who decide how I will live and die,
and I have to act like I like it
so I can keep a job;
be a team player, pay taxes on it;
I have to act like I’m happy to be
slammed, severed, and swindled.
Otherwise, I’m just part of the problem—
a rebel rouser and rude.

They want me to like it, or at least pretend,
so the pretty veils that blanket who we really are—
this complicated history, can stay pretty and veiled
like some desert belly dancer
who must be seen but not heard.
                     Hold On.
We are a world of lesions.
Human has become hindrance.
We must be stamped and have papers,
and still, it’s not enough.
Ignorance has become powerful.
The dice that rolls our futures is platinum
but hollow inside.
Did you see that, Ms. Brooks?
Do you see what we’ve become?
They are skinning our histories,
deporting our roots,
detonating our very right to tell the truth.
We are one step closer to annihilation.
                    Hold On, she says, two million light years away.
She’s right.
Hold On everybody.
Hold On because the poets are still alive—and writing.
Hold On to the last of the disappearing bees
and that Great Barrier Reef.
Hold On to the one sitting next to you,
not masked behind some keyboard.
The one right next to you.
The ones who live and love right next to you.
Hold On to them.
And when we bury another grandmother,
or another black boy;
when we stand in front of a pipeline,
pour another glass of dirty drinking water
and put it on the dining room table,
next to the kreplach, bratwurst, tamales, collards, and dumplings
that our foremothers and fathers—immigrants,
brought with them so we all knew that we came from somewhere;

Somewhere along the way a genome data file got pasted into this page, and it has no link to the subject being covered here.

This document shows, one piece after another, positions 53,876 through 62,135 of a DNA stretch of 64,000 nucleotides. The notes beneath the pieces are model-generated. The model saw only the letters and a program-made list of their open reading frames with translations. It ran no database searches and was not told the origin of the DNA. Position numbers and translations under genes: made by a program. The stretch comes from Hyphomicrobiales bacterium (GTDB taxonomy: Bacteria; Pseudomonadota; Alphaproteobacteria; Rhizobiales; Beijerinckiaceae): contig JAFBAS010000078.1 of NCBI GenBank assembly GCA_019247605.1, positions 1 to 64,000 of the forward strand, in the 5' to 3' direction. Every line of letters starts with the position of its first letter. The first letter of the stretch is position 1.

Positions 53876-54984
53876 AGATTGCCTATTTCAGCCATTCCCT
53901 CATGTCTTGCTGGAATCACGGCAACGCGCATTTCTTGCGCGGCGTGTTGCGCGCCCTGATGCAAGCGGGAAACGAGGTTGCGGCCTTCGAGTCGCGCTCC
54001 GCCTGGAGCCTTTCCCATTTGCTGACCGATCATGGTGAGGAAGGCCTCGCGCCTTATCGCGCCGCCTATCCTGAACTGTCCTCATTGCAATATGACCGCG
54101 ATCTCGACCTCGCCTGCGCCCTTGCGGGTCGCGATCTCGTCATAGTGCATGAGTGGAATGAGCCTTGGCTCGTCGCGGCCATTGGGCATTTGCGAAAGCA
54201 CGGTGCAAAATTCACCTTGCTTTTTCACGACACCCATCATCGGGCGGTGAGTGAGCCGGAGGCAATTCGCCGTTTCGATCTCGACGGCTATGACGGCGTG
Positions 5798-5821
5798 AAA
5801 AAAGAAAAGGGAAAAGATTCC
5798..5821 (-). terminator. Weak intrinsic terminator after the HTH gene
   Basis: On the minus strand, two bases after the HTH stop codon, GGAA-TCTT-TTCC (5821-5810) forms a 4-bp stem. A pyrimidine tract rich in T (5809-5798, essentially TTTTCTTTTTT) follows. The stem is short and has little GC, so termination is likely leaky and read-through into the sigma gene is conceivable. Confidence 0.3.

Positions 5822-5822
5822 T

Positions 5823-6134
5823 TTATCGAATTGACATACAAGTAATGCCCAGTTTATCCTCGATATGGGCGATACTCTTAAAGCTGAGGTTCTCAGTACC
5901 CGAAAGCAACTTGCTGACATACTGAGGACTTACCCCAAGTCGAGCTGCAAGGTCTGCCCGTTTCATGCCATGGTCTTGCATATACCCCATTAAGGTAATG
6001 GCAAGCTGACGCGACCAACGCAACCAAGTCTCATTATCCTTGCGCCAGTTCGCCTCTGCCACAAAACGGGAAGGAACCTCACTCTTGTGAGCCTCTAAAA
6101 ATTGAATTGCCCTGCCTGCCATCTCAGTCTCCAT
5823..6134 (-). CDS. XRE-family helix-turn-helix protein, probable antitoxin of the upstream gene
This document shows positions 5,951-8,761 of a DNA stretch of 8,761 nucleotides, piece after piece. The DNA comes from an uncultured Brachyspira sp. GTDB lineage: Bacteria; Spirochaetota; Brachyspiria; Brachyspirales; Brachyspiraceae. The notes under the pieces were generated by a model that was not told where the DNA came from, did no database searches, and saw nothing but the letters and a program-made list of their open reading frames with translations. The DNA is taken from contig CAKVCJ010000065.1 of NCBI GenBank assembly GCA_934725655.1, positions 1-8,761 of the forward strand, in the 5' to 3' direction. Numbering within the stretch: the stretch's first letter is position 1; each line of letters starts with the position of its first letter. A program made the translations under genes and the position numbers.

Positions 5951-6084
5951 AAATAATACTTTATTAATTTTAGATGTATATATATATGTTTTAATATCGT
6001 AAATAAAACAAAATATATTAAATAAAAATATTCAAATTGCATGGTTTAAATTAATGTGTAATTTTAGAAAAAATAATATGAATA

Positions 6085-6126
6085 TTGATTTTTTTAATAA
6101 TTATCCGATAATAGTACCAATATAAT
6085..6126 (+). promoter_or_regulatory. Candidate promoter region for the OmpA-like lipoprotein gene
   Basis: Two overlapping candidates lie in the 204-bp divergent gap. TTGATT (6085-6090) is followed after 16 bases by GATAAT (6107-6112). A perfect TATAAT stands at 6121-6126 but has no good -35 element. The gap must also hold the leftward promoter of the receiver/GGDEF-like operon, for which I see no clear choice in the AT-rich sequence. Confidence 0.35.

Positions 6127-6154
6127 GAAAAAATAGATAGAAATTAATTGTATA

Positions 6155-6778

somewhere that mattered.
When we kneel on the rubbled mosques,
sit in massacred prayer circles,
Holding On is what gets us through.
We must remember who we are.
We are worth fighting for.
We’ve seen beauty.
We’ve birthed babies who’ve only known a black President.
We’ve tasted empathy and paid it forward.
We’ve Go-Funded from wrong to right.
We’ve marched and made love.
We haven’t forgotten—even if they have—Karma is keeping watch. 
Hold On.
Hold On everybody.
Even if all you have left
is that middle finger around your God-given right
to be free, to be heard, to be loved,
and remembered…Hold On,
and keep
Holding.

Friday, February 10, 2017

trying...[this all over the place - you've been warned]

We yearn for connection.

But we treat each other like hostile strangers ... on the internet, and too often in real life.

So, we post and prod ... we weave and bob, we do whatever it takes to not actually connect.

Then, at times we meet our lost tribe members and connection, sometimes brief, brings us back to reality.

Life is hard, but it is not without its beauty.

Find beauty.
---
So, in the weeks that have passed since I started this post, I have had a rollercoaster of events ... and I mean that quite seriously.
I had a lovely birthday - truly amazing day with friends that included dancing - an amazing meeting about the foundation to honor Sergio's memory.  I was reminded of the blessings I have in my life, especially my wonderful, supportive community.

We celebrated Sergio's 25th birthday without him -- in the lead up, I was sure it would crush me, the energy expended just getting through the last two days made me feel like I was coming down with a cold (thankfully, I am not or it was nipped in the bud).  After rain and threats of rain and cold and people dropping out and having to reassure them that participation should only be part of your own way of dealing with this tragedy ... it was a gorgeous day.  GORGEOUS.  Ominous clouds gathered at the edges but were beat back by the sea breeze, and once again, I could feel Sergio's participation in making sure that our gathering wasn't rained on.  Friends from many parts of his life gathered, drank and ate and built a fire and an altar and laughed and cried.  While my heart was breaking again into a million pieces, it was so beautiful to see in real flesh and bone the love this person wrought with so few years.  Amazing.




I got an email offering me an interview for a job I really want.  So important on so many levels -- one, I applied for two jobs, one better paying and more in line with my skills, and one I can do with my eyes closed and enough money to live off of ... I got the interview for the better job ... amazing